BARTLETT — Despite closing the Bear Notch Trail System here Monday due to icy conditions, Chris Gamache, the chief of the New Hampshire Bureau of Trails, is certain that there is some good snowmobiling left in the 2015-2016 season.
The season is nearing the midpoint, said Gamache, who conceded Monday that apart from the northern-most parts of the North Country — from the Diamond Pond area in Stewartstown up to Pittsburg — there’s little to no riding and even when there is, it’s on trails only lightly covered with snow.
“Are we a little nervous?” Gamache asked rhetorically. “Yes.” Gamache then posed a second question: “Can the season still be pulled out? Yes.”
Given the current conditions, anything will be better, said Gamache, who pointed to the fact that next week is expected to bring some heavy snowfall, although it comes after temperatures in the upper 30s and above this week as well as the promise of soaking rain.
Another positive, said Gamache, is that the state’s snowmobiling season typically runs into April, with riding in Pittsburg usually lasting several weeks longer than in the rest of the Granite State.
“There’s not a hell of a lot of white out there,” he said, “and pretty much everything south of the notches is covered, if barely.”
Apart from the inconvenience to riders, Gamache said the unseasonably-mild weather is threatening to wreak havoc with both the Bureau of Trails and the Department of Fish and Game budgets, both of which rely on funding from snowmobile registration fees.
Of the $66 fee charged to New Hampshire residents, $47 goes to the Bureau of Trails, which then grants most of it back to the more than 100 snowmobile clubs that maintain and operate the state’s 7,000 miles of trails, the majority of which are located on private land.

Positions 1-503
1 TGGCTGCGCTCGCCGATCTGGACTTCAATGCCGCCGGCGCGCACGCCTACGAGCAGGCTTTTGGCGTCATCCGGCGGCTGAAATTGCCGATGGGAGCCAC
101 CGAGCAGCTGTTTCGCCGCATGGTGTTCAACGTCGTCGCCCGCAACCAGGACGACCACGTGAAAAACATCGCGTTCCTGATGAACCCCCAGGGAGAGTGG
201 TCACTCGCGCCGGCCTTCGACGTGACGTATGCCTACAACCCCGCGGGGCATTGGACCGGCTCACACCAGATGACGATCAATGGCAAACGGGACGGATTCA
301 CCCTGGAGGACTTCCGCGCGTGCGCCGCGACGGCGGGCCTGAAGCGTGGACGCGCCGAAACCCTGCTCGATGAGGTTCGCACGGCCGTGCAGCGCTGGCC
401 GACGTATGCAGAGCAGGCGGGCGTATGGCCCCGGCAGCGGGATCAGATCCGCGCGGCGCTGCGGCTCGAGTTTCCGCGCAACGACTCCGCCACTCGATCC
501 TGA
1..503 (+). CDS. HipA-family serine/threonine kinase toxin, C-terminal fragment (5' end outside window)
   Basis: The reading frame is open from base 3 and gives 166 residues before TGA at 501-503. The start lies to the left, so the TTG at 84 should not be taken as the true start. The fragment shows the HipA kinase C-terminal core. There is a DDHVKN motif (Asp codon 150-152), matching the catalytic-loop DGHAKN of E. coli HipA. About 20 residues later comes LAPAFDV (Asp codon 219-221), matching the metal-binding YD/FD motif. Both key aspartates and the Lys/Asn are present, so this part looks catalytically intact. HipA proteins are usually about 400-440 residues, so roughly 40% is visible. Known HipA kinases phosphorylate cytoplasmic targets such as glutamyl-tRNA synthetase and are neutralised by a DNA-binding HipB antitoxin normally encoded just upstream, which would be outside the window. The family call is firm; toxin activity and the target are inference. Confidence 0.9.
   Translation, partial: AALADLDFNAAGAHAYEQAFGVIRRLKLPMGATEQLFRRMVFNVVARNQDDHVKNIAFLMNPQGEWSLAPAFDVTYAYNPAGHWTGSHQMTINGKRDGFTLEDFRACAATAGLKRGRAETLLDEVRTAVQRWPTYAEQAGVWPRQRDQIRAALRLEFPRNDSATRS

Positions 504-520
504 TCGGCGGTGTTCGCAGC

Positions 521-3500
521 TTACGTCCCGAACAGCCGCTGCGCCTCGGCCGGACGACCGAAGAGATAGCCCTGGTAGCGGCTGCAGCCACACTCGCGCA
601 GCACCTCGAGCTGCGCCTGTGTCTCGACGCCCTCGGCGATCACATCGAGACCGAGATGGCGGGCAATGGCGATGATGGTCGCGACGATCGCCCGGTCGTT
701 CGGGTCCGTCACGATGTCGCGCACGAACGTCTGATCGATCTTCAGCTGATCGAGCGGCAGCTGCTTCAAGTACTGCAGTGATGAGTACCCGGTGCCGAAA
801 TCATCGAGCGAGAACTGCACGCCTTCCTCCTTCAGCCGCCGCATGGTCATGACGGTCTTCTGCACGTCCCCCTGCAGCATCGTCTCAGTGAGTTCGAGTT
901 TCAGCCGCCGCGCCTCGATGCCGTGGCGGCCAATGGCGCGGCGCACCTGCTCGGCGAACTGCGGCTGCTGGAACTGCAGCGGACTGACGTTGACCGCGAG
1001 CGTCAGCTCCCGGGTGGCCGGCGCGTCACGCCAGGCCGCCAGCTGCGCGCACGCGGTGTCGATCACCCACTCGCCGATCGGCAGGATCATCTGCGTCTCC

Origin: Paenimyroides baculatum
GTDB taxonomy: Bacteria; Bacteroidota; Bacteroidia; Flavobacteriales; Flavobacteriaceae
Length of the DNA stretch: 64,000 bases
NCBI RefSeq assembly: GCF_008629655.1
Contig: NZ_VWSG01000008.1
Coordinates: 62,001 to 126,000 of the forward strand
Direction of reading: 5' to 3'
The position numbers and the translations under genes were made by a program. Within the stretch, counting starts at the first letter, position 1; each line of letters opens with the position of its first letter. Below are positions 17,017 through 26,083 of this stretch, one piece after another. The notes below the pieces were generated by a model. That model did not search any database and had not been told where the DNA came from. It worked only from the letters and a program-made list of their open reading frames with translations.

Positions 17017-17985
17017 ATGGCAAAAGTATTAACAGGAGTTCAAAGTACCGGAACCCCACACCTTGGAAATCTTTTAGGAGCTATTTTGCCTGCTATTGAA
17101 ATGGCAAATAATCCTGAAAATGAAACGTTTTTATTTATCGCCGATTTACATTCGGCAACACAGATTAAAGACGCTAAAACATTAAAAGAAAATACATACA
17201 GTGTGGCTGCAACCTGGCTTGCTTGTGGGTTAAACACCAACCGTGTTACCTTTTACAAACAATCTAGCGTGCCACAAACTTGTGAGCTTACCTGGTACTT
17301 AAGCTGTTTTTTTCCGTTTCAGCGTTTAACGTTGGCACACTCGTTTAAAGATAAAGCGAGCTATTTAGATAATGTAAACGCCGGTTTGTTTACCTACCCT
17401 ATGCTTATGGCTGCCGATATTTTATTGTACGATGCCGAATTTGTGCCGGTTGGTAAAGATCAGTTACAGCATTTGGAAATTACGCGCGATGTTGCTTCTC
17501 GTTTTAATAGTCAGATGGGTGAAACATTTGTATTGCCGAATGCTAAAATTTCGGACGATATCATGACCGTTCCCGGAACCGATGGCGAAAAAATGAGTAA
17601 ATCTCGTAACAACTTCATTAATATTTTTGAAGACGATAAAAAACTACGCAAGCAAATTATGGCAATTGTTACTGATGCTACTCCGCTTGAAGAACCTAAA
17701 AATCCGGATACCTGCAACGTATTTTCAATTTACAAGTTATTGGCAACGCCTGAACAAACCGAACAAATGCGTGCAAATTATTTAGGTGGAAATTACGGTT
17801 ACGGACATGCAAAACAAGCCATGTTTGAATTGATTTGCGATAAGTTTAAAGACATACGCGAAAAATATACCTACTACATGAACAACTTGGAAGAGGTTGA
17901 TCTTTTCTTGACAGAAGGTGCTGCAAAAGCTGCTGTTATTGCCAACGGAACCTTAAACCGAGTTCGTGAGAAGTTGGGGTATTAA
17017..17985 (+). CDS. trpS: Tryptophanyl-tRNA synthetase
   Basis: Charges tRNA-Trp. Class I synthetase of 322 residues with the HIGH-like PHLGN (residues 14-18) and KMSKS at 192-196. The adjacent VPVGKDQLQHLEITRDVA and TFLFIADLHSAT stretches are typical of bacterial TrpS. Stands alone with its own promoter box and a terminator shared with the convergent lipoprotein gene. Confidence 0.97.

Thirteen dollars of the fee goes to Fish and Game for its Off-Highway Recreational Vehicle Registry Program, Snowmobile and OHRV Safety Education Program, and providing law enforcement for snowmobiles and OHRV’s.
Through the month of January, there have been 19,720 registrations, said Fish and Game Maj. John Wimsatt, whereas there were more than 49,000 registrations last year.
“Regardless of what they see in their backyards,” said Gamache, referencing a ski industry rule-of-thumb that assumes people won’t think about coming north to hit the slopes unless they have snow in their own communities, snowmobilers should register their sleds because that money will be crucial for trail maintenance next season and also for Fish and Game.
Wimsatt reported that the 2016 tri-state reciprocal exchange weekend, which was held Jan. 29-31 and allowed riders from New Hampshire, Vermont and Maine to explore trails in each state, went well, and drew thousands of participants, even though they were confined, due to poor conditions, to a relatively small geographic area.
He, like Gamache, was optimistic that the winter is not yet done with New Hampshire and that snow is coming, although he also acknowledged that businesses outside of Pittsburg that serve snowmobilers were hurting now.
Karl Stone, the marketing manager of the Lancaster-based NH Grand North, said it was fortunate that trails were open in the upper North Country, but added it’d be preferable if they were open statewide, too.
There’s still time left for both scenarios, Stone said.
“It’s only the first of February,” he said, “we could be riding well into April.”